Pharmacologic class: Beta-adrenergic blocker (nonselective)
Therapeutic class: Antianginal, anti-hypertensive
Pregnancy risk category C
Blocks stimulation of cardiac beta1-adrenergic receptor sites and pulmonary beta2-adrenergic receptor sites. Shows intrinsic sympathomimetic activity, causing slowing of heart rate, decreased myocardial excitability, reduced cardiac output, and decreased renin release from kidney. Also reduces intraocular pressure.
Ophthalmic solution: 1%
Indications and dosages
➣ Open-angle glaucoma; ocular hypertension
Adults: One drop (1% solution) in affected eye(s) b.i.d.
• Hypersensitivity to drug or its components
• Other beta-adrenergic blockers
• Cardiogenic shock, bradycardia, second- or third-degree atrioventricular block
• Sinus bradycardia, bronchial asthma, severe obstructive pulmonary disease
• Overt heart failure
Use cautiously in:
• pulmonary disease, diabetes mellitus, hypoglycemia, thyrotoxicosis, hypotension, respiratory depression, major surgery, history of bronchospasm
• angle-closure glaucoma
• pregnant or breastfeeding patients
• Be aware that if the patient's intraocular pressure isn't at a satisfactory level on prescribed regimen, concomitant therapy with pilocarpine and other miotics, or epinephrine or dipivefrin, or systemically administered carbonic anhydrase inhibitors such as acetazolamide may be instituted.
CNS: headache, fatigue, weakness, anxiety, depression, dizziness, insomnia, memory loss, nightmares, paresthesia, hallucinations, disorientation, slurred speech
CV: orthostatic hypotension, peripheral vasoconstriction, conduction disturbances, bradycardia, heart failure
EENT: decreased night vision and stinging, blurred vision, dry eyes, tinnitus, stuffy nose, nasal congestion, pharyngitis, laryngospasm
GI: nausea, vomiting, diarrhea, constipation, abdominal pain, dry mouth, anorexia
GU: dysuria, polyuria, nocturia, dark urine, erectile dysfunction, decreased libido, Peyronie's disease
Metabolic: hyperglycemia, hypoglycemia
Musculoskeletal: arthralgia, back or leg pain, muscle cramps
Respiratory: wheezing, bronchospasm, respiratory distress, pulmonary edema
Skin: pruritus, rash, sweating
Other: drug-induced lupuslike syndrome, anaphylaxis
Drug-drug. Adrenergics: antagonism of carteolol effects
Allergen immunotherapy: increased risk of anaphylaxis
Amphetamines, ephedrine, epinephrine, norepinephrine, phenylephrine, pseudoephedrine: unopposed alpha-adrenergic stimulation, causing excessive hypertension and bradycardia
Antihypertensives, nitrates: additive hypotension
Clonidine: increased hypotension and bradycardia, exaggerated withdrawal phenomenon
Digoxin: additive bradycardia
Dobutamine, dopamine: decrease in beneficial cardiovascular effects
General anesthetics, I.V. phenytoin, verapamil: additive myocardial depression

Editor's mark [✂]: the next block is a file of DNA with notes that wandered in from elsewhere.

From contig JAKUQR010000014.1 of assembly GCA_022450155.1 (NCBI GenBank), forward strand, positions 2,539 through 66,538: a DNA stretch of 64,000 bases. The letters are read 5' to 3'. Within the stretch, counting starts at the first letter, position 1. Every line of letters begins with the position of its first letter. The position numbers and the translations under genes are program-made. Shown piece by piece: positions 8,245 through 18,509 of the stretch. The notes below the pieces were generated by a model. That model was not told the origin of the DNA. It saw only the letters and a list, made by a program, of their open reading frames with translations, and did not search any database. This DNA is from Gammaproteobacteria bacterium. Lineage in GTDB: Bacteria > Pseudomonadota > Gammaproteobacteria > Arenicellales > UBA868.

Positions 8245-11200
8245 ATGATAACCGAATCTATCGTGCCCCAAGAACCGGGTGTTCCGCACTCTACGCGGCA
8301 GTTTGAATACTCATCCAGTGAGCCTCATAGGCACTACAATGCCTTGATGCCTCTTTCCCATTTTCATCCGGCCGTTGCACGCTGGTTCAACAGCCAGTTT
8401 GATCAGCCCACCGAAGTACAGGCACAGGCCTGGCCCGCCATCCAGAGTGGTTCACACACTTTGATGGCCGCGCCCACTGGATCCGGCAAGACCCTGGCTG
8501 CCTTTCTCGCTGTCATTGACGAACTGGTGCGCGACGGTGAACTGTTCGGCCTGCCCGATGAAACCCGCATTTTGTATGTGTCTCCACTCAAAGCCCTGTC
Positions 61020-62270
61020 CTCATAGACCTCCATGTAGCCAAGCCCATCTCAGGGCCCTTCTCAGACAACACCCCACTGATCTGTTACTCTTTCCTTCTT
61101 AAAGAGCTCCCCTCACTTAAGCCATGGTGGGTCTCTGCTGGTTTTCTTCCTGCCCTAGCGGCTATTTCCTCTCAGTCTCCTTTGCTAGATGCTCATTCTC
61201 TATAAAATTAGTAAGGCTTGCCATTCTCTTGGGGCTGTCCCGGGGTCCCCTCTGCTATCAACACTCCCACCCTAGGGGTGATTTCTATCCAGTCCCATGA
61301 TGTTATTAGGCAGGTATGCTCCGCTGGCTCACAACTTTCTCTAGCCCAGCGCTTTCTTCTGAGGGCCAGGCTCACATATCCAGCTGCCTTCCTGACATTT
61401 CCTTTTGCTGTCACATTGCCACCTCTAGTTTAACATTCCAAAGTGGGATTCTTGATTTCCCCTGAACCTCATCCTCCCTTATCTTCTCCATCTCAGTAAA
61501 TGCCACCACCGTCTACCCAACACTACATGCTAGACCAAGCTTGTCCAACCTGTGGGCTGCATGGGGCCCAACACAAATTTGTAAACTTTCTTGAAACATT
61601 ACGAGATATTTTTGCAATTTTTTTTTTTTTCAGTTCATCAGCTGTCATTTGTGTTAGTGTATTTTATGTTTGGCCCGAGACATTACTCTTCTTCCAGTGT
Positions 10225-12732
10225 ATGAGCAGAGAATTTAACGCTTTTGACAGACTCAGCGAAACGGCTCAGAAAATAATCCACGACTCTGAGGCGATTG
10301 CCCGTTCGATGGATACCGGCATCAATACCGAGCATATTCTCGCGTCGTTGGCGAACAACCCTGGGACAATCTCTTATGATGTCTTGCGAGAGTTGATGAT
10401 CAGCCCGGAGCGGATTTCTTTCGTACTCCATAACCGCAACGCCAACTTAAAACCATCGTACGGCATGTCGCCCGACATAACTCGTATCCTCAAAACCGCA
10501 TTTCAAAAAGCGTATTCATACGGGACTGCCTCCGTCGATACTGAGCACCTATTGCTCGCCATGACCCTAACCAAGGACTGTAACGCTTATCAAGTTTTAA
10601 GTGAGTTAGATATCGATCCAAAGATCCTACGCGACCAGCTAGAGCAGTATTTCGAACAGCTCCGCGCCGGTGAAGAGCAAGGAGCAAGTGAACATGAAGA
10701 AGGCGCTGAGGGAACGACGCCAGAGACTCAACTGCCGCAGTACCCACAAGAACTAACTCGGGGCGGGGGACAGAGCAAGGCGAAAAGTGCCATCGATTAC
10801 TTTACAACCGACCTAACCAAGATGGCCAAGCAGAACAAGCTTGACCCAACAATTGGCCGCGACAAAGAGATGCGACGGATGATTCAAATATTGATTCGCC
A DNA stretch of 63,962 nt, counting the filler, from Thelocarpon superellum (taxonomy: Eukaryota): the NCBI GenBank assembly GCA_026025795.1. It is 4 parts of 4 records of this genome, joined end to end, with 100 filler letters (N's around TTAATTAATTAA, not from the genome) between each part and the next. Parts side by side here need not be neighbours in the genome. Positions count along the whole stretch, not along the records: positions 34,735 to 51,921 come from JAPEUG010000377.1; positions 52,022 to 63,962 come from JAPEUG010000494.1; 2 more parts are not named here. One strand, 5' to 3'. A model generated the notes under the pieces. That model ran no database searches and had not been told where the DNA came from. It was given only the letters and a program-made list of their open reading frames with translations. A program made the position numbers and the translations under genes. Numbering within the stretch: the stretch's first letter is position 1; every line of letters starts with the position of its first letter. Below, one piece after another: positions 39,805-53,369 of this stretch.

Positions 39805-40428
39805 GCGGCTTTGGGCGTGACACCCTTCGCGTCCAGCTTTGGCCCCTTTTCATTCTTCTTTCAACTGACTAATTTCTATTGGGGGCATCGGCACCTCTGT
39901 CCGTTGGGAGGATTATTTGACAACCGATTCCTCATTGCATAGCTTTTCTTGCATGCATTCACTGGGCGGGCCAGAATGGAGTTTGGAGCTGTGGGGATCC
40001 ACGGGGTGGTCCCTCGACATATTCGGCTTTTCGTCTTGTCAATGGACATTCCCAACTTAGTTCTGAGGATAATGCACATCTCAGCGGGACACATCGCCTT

Insulin, oral hypoglycemics: altered efficacy of these drugs
MAO inhibitors: hypertension
Nonsteroidal anti-inflammatory drugs: decreased antihypertensive effect
Thyroid preparations: decreased carteolol efficacy
Drug-diagnostic tests. Blood urea nitrogen, lipoproteins, potassium, triglycerides, uric acid: increased levels
Glucose or insulin tolerance test: test interference
Drug-behaviors. Acute alcohol ingestion: additive hypotension
Cocaine use: unopposed alpha-adrenergic stimulation, causing excessive hypertension and bradycardia
Sun exposure: photophobia
☞ Monitor vital signs (especially blood pressure) and ECG. Drug may alter cardiac output and cause ineffective airway clearance. Discontinue drug at first sign of heart failure.
• Monitor for disorientation, agitation, visual disturbances, dizziness, ataxia and euphoria. Symptoms usually subside over several hours.
• Weigh patient daily and measure fluid intake and output to detect fluid retention.
• Assess blood glucose level regularly if patient has diabetes mellitus.
• Instruct patient to take last dose at bedtime.
☞ Instruct patient to report breathing problems immediately.
• Tell patient to report dizziness, confusion, depression, respiratory problems, or rash.
• Advise patient to move slowly when sitting up or standing to avoid dizziness or light-headedness from sudden blood pressure drop.
• Caution patient to avoid driving and other hazardous activities until he knows how drug affects concentration and alertness.
• Teach patient proper use of eyedrops. Tell him to wash hands first, not to touch dropper tip to any surface, and not to use drops when contact lenses are in eyes.
• Inform patient that although eyedrops commonly cause stinging and blurred vision, he should notify prescriber if these symptoms are severe.
• As appropriate, review all other significant and life-threatening adverse reactions and interactions, especially those related to the drugs, tests, and behaviors mentioned above.